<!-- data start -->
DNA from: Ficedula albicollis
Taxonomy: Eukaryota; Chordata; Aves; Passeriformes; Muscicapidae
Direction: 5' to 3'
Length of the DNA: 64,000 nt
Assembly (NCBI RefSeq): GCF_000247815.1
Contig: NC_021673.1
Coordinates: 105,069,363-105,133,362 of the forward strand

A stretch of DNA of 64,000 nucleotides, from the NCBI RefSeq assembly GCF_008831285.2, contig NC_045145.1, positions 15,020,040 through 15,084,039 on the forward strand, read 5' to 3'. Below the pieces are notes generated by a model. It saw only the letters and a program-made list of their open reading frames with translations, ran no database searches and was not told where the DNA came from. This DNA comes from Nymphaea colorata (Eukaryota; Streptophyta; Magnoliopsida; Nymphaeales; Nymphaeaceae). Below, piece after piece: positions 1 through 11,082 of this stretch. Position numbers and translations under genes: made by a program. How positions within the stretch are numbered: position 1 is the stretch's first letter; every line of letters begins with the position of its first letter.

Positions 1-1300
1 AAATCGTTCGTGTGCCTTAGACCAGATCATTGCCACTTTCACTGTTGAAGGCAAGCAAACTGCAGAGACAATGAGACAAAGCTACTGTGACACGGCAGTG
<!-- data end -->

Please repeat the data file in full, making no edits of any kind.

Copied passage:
DNA from: Ficedula albicollis
Taxonomy: Eukaryota; Chordata; Aves; Passeriformes; Muscicapidae
Direction: 5' to 3'
Length of the DNA: 64,000 nt
Assembly (NCBI RefSeq): GCF_000247815.1
Contig: NC_021673.1
Coordinates: 105,069,363-105,133,362 of the forward strand

A stretch of DNA of 64,000 nucleotides, from the NCBI RefSeq assembly GCF_008831285.2, contig NC_045145.1, positions 15,020,040 through 15,084,039 on the forward strand, read 5' to 3'. Below the pieces are notes generated by a model. It saw only the letters and a program-made list of their open reading frames with translations, ran no database searches and was not told where the DNA came from. This DNA comes from Nymphaea colorata (Eukaryota; Streptophyta; Magnoliopsida; Nymphaeales; Nymphaeaceae). Below, piece after piece: positions 1 through 11,082 of this stretch. Position numbers and translations under genes: made by a program. How positions within the stretch are numbered: position 1 is the stretch's first letter; every line of letters begins with the position of its first letter.

Positions 1-1300
1 AAATCGTTCGTGTGCCTTAGACCAGATCATTGCCACTTTCACTGTTGAAGGCAAGCAAACTGCAGAGACAATGAGACAAAGCTACTGTGACACGGCAGTG